So much for the typical tongue-swallower that actually displaces its soft palate from the
epiglottis (ventral luxation of the palato-laryngeal junction). There is, however, a less
dramatic but more prevalent version of the so-called soft palate problem that occurs in
both racehorses and non-racehorses. This is the horse in which there is elevation of the
soft palate (ESP) but no displacement (Fig 8b). ESP may or may not be followed by DDSP
(Fig 7). The clinical signs of ESP on its own include loss of performance, inspiratory
laryngeal stridor (indistinguishable from that caused by recurrent laryngeal neuropathy),
laryngeal fremitus and premature fatigue. In the following discussion of DDSP I shall not
always refer to the possibility of ESP being an additional or alternative variant but readers
should bear in mind that ESP is potentially a part of the DDSP phenomenon. I used to
believe that laryngeal stridor was caused almost exclusively by recurrent laryngeal
neuropathy. But I now realize that bit-induced ESP is an important differential diagnosis.
Happily, differentiation is easy, using the new bitless bridle as an aid to diagnosis.

Returning now to commenting on Ducharmes report, we have known for some time that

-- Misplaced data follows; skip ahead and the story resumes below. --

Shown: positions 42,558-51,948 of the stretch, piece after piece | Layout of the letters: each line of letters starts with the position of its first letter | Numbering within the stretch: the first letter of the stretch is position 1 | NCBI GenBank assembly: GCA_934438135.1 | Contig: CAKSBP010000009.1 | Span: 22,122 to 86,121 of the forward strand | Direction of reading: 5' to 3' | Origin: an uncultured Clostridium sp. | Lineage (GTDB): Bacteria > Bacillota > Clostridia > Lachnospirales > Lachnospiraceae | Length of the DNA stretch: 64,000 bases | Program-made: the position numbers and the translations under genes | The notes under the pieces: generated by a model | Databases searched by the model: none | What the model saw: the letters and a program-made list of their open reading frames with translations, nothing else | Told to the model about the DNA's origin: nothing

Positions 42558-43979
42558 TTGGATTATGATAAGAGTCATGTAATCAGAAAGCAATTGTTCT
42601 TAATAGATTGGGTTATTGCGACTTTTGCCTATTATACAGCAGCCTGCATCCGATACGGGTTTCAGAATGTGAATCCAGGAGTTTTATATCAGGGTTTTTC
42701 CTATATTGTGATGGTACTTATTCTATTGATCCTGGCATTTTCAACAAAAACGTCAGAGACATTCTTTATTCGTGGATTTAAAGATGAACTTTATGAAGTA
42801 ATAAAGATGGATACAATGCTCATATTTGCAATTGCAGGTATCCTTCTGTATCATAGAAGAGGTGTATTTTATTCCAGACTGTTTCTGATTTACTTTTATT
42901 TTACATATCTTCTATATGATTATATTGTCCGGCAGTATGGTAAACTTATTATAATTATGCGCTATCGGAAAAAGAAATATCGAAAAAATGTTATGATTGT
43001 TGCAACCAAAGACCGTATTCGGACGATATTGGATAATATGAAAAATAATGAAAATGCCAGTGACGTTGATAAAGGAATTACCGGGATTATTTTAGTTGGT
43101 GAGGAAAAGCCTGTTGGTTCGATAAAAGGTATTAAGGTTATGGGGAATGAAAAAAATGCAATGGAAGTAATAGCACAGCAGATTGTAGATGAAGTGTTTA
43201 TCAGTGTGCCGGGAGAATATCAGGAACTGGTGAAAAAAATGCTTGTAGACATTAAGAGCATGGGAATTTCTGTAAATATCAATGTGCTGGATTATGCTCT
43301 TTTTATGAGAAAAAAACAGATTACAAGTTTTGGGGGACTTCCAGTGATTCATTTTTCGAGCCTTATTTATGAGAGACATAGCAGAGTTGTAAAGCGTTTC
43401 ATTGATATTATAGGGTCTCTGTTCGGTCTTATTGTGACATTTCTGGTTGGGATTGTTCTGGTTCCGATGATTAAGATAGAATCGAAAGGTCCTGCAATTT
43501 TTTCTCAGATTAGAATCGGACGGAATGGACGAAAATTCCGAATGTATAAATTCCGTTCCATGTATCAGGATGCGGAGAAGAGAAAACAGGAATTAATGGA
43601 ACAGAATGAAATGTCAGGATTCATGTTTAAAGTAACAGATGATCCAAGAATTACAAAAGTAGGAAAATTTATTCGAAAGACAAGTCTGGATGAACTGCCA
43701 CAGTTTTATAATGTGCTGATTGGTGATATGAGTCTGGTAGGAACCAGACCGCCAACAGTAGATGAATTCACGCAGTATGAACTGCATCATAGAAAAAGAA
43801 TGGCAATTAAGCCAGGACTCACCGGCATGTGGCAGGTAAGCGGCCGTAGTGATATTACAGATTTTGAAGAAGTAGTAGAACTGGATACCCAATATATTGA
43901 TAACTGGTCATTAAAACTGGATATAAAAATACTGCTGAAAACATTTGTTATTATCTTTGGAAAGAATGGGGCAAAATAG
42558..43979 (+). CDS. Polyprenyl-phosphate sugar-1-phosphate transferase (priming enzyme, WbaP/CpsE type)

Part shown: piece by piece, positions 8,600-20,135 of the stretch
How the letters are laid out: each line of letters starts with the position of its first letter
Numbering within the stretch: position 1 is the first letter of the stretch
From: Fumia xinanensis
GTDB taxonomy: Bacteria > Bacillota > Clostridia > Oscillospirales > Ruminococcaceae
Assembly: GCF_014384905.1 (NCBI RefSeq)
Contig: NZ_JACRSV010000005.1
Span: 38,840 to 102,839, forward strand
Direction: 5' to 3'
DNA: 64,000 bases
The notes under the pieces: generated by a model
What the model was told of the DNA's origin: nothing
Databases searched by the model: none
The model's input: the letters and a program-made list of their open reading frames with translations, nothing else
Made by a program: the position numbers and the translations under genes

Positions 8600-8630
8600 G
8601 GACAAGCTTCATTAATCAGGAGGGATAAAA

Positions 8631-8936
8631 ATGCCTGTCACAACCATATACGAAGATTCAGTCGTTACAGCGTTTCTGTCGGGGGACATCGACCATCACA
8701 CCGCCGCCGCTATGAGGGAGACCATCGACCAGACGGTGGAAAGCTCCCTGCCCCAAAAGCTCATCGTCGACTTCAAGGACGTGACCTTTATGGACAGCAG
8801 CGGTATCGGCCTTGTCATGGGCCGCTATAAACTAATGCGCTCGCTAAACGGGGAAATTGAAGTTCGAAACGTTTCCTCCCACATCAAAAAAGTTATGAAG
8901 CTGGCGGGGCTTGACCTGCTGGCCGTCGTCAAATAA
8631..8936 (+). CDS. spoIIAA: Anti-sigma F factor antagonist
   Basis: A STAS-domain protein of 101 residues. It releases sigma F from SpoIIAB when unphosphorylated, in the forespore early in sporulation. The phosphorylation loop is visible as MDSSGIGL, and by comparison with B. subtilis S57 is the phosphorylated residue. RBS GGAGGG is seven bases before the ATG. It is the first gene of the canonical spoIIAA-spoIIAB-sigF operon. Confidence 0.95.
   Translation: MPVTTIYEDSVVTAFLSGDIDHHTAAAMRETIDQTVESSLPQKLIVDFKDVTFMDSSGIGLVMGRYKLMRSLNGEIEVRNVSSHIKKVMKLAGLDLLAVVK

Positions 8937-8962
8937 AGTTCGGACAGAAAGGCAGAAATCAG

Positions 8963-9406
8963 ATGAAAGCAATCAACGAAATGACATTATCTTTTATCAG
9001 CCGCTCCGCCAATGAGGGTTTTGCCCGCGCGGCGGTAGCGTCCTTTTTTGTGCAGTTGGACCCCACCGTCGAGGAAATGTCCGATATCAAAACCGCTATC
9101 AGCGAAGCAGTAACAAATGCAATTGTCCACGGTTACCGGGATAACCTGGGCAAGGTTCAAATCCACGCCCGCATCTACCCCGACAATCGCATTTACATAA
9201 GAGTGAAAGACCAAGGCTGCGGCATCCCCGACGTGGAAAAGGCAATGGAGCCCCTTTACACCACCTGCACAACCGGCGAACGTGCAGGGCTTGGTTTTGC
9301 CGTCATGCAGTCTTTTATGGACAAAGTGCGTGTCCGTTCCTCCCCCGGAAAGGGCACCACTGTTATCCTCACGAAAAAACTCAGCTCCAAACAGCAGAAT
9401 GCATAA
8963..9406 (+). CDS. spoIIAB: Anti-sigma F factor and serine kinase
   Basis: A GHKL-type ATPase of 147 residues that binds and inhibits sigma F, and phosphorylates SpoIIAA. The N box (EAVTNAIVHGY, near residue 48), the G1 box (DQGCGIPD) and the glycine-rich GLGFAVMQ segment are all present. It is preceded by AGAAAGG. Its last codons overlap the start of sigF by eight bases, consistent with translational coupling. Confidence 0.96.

damage to the pharyngeal branch of the vagus nerve causes dysphagia and that this is
sometimes accompanied by dorsal displacement of the soft palate in the horse at rest.
Such damage is generally a sequel to guttural pouch mycosis (1). Similarly, we are aware
that acute pharyngitis may also cause dysphagia, with or without DDSP at rest. The
inflammation is generally associated with abscess formation in the retropharyngeal lymph
nodes. Both these diseases draw attention to themselves in the stabled horse. The horse
is clearly unwell and will usually be exhibiting many other clinical signs in addition to
dysphagia, so much so that exercise is out of the question. Such presentations are quite
different from the clinical histories of horses that develop DDSP at exercise only. The
distinction is important and, to avoid confusion in our thinking, it seems necessary to
qualify the acronym DDSP with at rest or at exercise (DDSPR or DDSPE).

Horses with DDSPE as defined do not exhibit dysphagia. Such horses are essentially
healthy in all other respects. This is not surprising because DDSP unaccompanied by